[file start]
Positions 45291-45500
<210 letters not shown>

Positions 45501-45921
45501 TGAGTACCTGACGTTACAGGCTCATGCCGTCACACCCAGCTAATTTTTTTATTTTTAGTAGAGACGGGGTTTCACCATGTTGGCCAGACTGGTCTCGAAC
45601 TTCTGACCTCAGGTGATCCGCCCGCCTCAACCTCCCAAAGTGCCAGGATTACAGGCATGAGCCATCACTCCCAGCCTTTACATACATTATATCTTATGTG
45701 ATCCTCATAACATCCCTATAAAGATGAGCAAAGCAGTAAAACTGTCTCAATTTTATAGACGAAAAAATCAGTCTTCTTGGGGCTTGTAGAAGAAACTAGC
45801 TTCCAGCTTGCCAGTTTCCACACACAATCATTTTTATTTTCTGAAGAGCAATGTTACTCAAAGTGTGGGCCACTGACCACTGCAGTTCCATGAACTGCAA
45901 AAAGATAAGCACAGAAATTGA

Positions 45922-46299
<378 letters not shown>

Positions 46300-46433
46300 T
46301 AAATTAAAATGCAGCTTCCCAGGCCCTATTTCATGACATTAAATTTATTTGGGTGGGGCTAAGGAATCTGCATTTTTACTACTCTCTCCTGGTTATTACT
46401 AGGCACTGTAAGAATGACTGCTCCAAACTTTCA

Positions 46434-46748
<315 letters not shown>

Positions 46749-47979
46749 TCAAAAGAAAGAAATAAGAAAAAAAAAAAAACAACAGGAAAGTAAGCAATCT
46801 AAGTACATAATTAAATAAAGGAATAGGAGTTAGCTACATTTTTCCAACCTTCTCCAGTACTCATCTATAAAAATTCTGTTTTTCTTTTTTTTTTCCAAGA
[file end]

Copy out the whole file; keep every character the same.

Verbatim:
Positions 45291-45500
<210 letters not shown>

Positions 45501-45921
45501 TGAGTACCTGACGTTACAGGCTCATGCCGTCACACCCAGCTAATTTTTTTATTTTTAGTAGAGACGGGGTTTCACCATGTTGGCCAGACTGGTCTCGAAC
45601 TTCTGACCTCAGGTGATCCGCCCGCCTCAACCTCCCAAAGTGCCAGGATTACAGGCATGAGCCATCACTCCCAGCCTTTACATACATTATATCTTATGTG
45701 ATCCTCATAACATCCCTATAAAGATGAGCAAAGCAGTAAAACTGTCTCAATTTTATAGACGAAAAAATCAGTCTTCTTGGGGCTTGTAGAAGAAACTAGC
45801 TTCCAGCTTGCCAGTTTCCACACACAATCATTTTTATTTTCTGAAGAGCAATGTTACTCAAAGTGTGGGCCACTGACCACTGCAGTTCCATGAACTGCAA
45901 AAAGATAAGCACAGAAATTGA

Positions 45922-46299
<378 letters not shown>

Positions 46300-46433
46300 T
46301 AAATTAAAATGCAGCTTCCCAGGCCCTATTTCATGACATTAAATTTATTTGGGTGGGGCTAAGGAATCTGCATTTTTACTACTCTCTCCTGGTTATTACT
46401 AGGCACTGTAAGAATGACTGCTCCAAACTTTCA

Positions 46434-46748
<315 letters not shown>

Positions 46749-47979
46749 TCAAAAGAAAGAAATAAGAAAAAAAAAAAAACAACAGGAAAGTAAGCAATCT
46801 AAGTACATAATTAAATAAAGGAATAGGAGTTAGCTACATTTTTCCAACCTTCTCCAGTACTCATCTATAAAAATTCTGTTTTTCTTTTTTTTTTCCAAGA